If they "get it passed" a public option will force down prices. Passing reform means to fix what's broken. If they DON'T pass reform, it will keep getting worse. Women in the US pay 40% more for health insurance because having a uterus is considered a "pre-existing medical condition". That's not a joke. If they pass reform, insurers wont be able to turn down people based on medical history or charge higher premiums. Mandatory health care is not a way for the private insurers to force you to spend more, it's a way to stop them from denying coverage to anyone who needs health care (read: diabetes, overweight, women, age, allergies, etc, etc, etc). And it wont ruin small businesses - the goal is to help protect them by offering subsidies and savings on coverage. Small businesses lose more money when people have to stay home sick or leave their jobs from illnesses that could be prevented (and cost less) than coverage. Plus there will be additional tax cuts (on top of the rebates and subisdies) for employers who provide health care.

  24. blue dog profile image80
    blue dogposted 7 years ago

    no health care coverage. 
    #1 - can't afford it
    #2 - can't support the lifestyle afforded those who sell us health care coverage, or auto care coverage, or home care coverage, or any other kind of coverage that the industry deems worthy of insisting we have coverage on. (perhaps this should be #1).

    i personally know 5 insurance agents (not agencies) and, in addition, my ex-in-laws are all heavily involved in the business of selling various forms of insurance.  i find the lifestyle afforded these people at the common person's expense to be a bit at odds with my interpretation of life.

  25. Whitney05 profile image68
    Whitney05posted 7 years ago

    I pay on about 10-15 a month on full coverage healthcare, dental, eyecare, cancer, and hospital intensive care, with riders on some of the plans. Because I'm single and the company pays my healthcare, dental, and cancer policies. I get money back for medical tests that test for cancer and even more if the test is positive for cancer, and a $5000 deductible.

    And about $10 in prescriptions a month.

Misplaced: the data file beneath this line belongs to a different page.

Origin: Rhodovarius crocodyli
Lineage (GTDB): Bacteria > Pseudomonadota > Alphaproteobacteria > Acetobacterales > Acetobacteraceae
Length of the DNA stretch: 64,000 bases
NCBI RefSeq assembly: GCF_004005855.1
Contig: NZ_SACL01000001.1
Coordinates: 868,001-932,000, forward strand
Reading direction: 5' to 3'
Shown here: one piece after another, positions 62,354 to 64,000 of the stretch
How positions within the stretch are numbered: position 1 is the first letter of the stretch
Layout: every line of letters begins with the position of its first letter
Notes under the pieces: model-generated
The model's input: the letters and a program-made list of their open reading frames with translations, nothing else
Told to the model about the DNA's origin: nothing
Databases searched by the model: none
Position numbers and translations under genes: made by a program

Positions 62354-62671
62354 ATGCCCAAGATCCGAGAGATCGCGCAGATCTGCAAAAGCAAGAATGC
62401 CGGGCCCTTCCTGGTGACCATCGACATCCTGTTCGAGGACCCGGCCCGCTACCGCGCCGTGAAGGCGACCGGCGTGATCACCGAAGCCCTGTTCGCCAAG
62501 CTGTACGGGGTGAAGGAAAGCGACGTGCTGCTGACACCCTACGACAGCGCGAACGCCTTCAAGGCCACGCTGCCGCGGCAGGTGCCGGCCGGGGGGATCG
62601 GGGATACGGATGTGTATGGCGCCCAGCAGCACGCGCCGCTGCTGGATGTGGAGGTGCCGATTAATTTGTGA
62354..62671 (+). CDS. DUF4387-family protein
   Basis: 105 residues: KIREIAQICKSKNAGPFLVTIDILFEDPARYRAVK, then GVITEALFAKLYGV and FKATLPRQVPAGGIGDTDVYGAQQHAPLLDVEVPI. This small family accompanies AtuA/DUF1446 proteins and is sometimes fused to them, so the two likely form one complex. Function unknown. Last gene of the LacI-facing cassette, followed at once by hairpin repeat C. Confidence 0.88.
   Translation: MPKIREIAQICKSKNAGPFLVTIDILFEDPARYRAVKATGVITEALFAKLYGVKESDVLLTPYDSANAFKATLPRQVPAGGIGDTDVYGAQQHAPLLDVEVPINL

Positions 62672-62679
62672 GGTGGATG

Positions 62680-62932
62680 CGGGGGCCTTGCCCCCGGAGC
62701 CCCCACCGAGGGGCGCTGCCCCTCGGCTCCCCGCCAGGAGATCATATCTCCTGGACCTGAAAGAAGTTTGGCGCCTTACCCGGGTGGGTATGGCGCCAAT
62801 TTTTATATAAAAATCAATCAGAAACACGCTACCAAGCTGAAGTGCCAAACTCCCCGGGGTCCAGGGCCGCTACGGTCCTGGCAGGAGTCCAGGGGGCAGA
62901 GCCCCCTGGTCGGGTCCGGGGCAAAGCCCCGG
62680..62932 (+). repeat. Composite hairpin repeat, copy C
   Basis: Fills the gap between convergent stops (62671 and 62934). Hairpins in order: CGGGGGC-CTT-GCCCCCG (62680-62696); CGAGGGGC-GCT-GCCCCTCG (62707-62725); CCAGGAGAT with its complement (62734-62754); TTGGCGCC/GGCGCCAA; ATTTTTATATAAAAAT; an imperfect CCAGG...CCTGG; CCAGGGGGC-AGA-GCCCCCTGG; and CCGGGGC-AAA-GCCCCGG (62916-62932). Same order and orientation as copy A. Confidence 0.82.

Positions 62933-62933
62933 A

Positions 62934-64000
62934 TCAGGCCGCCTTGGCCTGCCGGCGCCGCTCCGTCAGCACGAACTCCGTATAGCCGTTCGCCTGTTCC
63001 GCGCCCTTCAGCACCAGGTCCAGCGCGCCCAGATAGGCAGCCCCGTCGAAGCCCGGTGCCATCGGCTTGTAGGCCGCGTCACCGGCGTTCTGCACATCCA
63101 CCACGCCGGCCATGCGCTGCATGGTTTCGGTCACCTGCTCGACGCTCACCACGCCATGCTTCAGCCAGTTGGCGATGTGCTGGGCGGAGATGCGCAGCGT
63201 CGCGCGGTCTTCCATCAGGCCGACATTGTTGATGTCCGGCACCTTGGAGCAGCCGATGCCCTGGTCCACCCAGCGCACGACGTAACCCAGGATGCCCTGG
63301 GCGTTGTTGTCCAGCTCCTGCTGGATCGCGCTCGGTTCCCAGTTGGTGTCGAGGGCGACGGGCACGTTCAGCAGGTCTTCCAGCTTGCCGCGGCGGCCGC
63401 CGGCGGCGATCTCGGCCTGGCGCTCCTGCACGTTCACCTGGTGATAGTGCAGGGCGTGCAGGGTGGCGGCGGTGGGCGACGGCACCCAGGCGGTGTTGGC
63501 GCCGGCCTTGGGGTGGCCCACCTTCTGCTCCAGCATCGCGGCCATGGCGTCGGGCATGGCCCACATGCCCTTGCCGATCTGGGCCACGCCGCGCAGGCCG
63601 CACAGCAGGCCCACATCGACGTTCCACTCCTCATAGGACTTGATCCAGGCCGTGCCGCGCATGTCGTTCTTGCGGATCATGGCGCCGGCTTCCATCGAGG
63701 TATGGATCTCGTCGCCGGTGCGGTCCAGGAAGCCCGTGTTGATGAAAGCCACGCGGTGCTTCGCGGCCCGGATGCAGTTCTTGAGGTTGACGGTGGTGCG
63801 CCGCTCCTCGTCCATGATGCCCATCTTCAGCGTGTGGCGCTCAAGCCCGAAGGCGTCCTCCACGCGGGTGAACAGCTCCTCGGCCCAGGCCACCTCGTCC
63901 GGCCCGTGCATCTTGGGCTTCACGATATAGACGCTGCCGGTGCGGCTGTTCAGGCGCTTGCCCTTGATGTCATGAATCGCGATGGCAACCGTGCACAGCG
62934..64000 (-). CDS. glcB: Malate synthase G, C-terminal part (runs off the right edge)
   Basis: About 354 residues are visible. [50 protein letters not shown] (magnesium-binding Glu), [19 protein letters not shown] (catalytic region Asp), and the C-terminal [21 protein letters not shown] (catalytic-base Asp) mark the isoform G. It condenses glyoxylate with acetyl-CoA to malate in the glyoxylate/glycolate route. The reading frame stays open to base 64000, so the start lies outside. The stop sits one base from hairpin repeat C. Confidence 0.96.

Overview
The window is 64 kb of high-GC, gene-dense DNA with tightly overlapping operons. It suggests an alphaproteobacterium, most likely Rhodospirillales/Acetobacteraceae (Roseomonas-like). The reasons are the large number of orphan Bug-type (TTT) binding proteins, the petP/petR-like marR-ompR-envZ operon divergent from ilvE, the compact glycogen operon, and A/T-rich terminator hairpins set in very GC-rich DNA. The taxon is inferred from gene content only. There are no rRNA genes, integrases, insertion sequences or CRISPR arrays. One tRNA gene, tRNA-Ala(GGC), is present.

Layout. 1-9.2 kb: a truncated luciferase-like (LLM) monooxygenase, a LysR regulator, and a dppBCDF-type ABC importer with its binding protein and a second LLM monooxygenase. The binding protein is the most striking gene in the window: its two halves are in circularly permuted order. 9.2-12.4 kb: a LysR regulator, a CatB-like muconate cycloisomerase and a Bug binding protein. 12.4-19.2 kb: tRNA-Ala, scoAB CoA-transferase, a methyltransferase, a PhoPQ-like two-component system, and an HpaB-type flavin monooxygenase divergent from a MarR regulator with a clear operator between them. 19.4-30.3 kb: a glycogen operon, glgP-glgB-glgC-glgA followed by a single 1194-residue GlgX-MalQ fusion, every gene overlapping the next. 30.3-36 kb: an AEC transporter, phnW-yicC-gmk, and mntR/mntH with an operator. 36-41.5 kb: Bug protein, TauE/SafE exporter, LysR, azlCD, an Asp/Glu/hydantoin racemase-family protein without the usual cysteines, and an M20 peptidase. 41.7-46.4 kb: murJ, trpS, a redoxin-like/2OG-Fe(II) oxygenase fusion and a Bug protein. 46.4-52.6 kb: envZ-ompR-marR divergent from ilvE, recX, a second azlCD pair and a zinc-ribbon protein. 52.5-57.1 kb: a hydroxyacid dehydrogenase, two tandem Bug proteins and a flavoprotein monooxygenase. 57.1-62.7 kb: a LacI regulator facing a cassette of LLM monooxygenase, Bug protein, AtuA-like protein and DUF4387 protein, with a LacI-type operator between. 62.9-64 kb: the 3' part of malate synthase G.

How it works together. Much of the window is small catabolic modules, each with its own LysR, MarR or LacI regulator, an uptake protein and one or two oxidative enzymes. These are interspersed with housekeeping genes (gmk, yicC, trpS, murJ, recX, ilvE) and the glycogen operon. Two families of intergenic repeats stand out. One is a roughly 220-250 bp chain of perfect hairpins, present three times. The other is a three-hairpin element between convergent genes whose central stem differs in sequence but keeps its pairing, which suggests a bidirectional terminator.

26. goodfriendiam profile image60
    goodfriendiamposted 7 years ago

    I don't have health insurance, I have a preexsiting illness, I fell off a 5ft ladder, and injured my back. When I called blue cross blue shield for a price they told me if I wanted insurance starting the first day of the next month, it would cost me 1600.00 , if I wanted their other plan which would start at 1250.00 it would start in three months, but would not cover, any of my back problems till a year was up. The other program was 900.00 and that did not give me anything for one full year, except doctor visits for sickness, and such. By the way I my back is fine, I went to physical therapy. And it helped alot.

    1. donotfear profile image89
      donotfearposted 7 years ago in reply to this

      Yes, they (BC/BS) also excluded benefits on a couple of things on me and my husband back in 2004.  But after the waiting period, we are now covered.

  27. Beth100 profile image84
    Beth100posted 7 years ago

    Health care in Canada is a shared responsbility amongst all Canadians.  We receive it at no extra expense to ourselves and no one is ever turned away when seeking medical attention at a hospital.  Life is good.  smile

    1. goodfriendiam profile image60
      goodfriendiamposted 7 years ago in reply to this

      where I am from in the US, we are not turned away from the hospital either.

      1. donotfear profile image89
        donotfearposted 7 years ago in reply to this

        I've never seen anyone turned away from the E.R.

  28. hd1912 profile image59
    hd1912posted 7 years ago

    My insurance for family of 4 is 40 bucks a week or about 2000 dollars per year.  Medical,Dental,Vision and Prescription.  I have Blue Cross Blue Shield Anthem.  Great insurance and very affordable IMO. I choose my doctors.  Its not one of those HMO deals or government run programs.

  29. donotfear profile image89
    donotfearposted 7 years ago

    Well, through my employer, which is a state funded organization, I pay nothing for major medical insurance benfits for myself. Pay about $12 a month on dental, vision care is less. It's not that great of coverage, but I'm happy to have it!  I also pay an out of pocket premium for BC/BS Health Insurance on myself and my husband. It's $500 per month!  and a $2,500 dollar decuctable plus I get prescription coverage wihich really helps the most.  So I'm out of pocket about $550 per month, which is difficult. I'm afraid to drop the BC/BS extra coverage in case I lose my job or something, I'm afraid our funds could be cut. AT least I'd still have a back-up policy!!  I feel blessed to have coverage and thank God that  BC/BS approved us for an individual policy!!! (after much testing).

  30. sunstreeks profile image84
    sunstreeksposted 7 years ago

    my health/dental/vision is free for me, $22.50 a month for my daughter through my work.

    but, my last 2 day surgeries (one in 2007 and one in 2008) out of pocket were about $2k each